Friday, April 2, 2010

USAID and cost and management accounting ... or lack thereof!

Dear Colleagues

The international official relief and development assistance (ORDA) community equates how much is spent with how much they are performing ... and on that basis the Haiti relief and rebuilding is a great success. A huge amount of money has been mobilized over the past two and a half months ... a lot has been disbursed and a lot has been done ... but nobody has a clue how much has been spent on what and where and whether the progress and performance achieved has been very good or really bad. The basics of good accounting and accountability seem to be totally missing.

And now the UN pledging conference is seen as a great success because more the $9 billion has been pledged by international donors to assist Haiti ... and it is reported that the World Bank will have a role in administering the funds. The intention is that the World Bank will ensure the moneys are used well ... something they have not been very good at for around 60 years! I am not sure what is driving the donor commitments, but I am not convinced that the plans are going to deliver benefit to people in Haiti commensurate with the cost of the assistance! We shall see!

In the last few hours RebuildHaiti (USAID) has made available some information including some data about its performance in Haiti relative to some other emergency situations. As a professional interested in cost and management accounting I am appalled and have responded to the people at USAID who distributed the information as follows:
Dear Colleagues

Thank you for this information ... but please see my comment below and give me feedback

TRANSPORTING & PROVIDING CLEAN WATER: To date, USAID has contributed 116,000 water containers to benefit approximately 291,500 earthquake-affected individuals. Daily water distributions from USAID and other partners reach 1.2 million people.

EVALUATING SAFETY, RETURNING HOME: The U.N. Office for Project Services (UNOPS) and the Government of Haiti Ministry of Public Works has assessed 12,000 houses in Port-au-Prince, identifying approximately 40 percent of assessed houses as suitable for habitation. The Government of Haiti and UNOPS, with the support of USAID are also training approximately 200 engineers to assess houses.

DISTRIBUTING SHELTER FASTER THAN EVER BEFORE: Relief agencies distributed shelter materials more rapidly following the Haiti earthquake than after other recent disasters, including the 2006 and 2009 Indonesia earthquakes and the 2008 Burma cyclone. The rate of shelter material distribution following the initial phase reached between 22 and 62 percent more people per week than distributions in the previous emergencies.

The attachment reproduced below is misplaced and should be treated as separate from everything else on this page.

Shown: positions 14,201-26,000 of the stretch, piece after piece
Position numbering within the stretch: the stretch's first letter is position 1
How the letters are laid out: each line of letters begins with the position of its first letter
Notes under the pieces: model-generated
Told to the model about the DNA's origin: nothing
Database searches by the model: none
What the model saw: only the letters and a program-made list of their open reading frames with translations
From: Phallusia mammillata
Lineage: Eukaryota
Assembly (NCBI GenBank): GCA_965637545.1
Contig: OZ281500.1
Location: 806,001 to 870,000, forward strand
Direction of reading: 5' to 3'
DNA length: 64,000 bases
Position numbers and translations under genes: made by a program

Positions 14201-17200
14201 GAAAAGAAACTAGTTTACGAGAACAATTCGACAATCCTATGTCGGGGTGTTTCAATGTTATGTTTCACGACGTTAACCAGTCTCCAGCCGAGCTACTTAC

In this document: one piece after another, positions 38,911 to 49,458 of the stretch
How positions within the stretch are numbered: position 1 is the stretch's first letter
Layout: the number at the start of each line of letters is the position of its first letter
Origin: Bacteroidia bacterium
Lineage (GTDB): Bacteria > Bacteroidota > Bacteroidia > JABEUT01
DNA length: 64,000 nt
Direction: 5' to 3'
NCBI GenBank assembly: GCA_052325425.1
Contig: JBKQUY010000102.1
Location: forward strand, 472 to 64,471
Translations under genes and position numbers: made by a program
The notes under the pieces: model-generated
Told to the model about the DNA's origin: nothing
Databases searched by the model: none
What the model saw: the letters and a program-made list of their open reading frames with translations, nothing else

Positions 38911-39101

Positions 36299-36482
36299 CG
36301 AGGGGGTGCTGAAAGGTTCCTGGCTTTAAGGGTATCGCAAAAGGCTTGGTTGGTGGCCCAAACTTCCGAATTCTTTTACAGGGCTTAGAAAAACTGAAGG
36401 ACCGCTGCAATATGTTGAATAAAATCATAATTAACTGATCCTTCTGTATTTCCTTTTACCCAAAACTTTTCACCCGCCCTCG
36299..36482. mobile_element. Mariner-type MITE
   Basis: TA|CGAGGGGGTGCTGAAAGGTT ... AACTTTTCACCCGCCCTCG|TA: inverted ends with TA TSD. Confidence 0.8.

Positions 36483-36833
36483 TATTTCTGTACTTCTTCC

These three notes are self serving and not very helpful at all. Nothing about costs anywhere in these notes! The role of journalists and PR specialists in communicating progress and performance information should be complemented by some people who also understand cost and management accounting. While the activities may have been rapid ... what about the costs? My impression is that the waste of money in this latest incarnation of relief and development assistance is about as big as it has been in past efforts ... or perhaps bigger. Frankly we don't know because the accounting and accountability has been up to the normal abysmally low standards of the US Government and USAID.

Who in the USAID organization has some responsibility for the accounting and accountability? I would like to be in contact.

Thank you for your attention. Thanking you in anticipation.


Peter Burgess
On Fri, Apr 2, 2010 at 6:01 PM, RebuildHaiti (USAID) wrote:
I understand that in an emergency speed is important ... in the rescue stage very minute counts, and the dataflows are all focused on saving lives ... but quite soon in the relief stage the basics of administration and management are needed including logistics and inventory control ... and I would also add the metrics of progress and performance that show efficiency and effectiveness. The fact that this is ignored by the key organizations is absolutely intolerable, but leadership in the ORDA community does not "get it" and the waste of money is huge. This is a chronic problem that has continued for decades and high costs and low performance are now the norm.

I will post an update if the people at USAID see fit to be in touch on this matter.

Peter Burgess

1 comment:

  1. Yes, there should be better accounting of what money goes where and with what direct results compared to expected results.

    How do we get this needed data recognized by policy makers and funding agencies???

    I am optimistic about Bill Clinton's abilities to spot bulls*t about claimed anti-corruption measures.

    The World Bank had an excellent specialist in "Semantics", Denise Bedford, who knows how to manage data. The US GAO and the International INTOSI have mechanisms described for auditing. I will send a copy via email.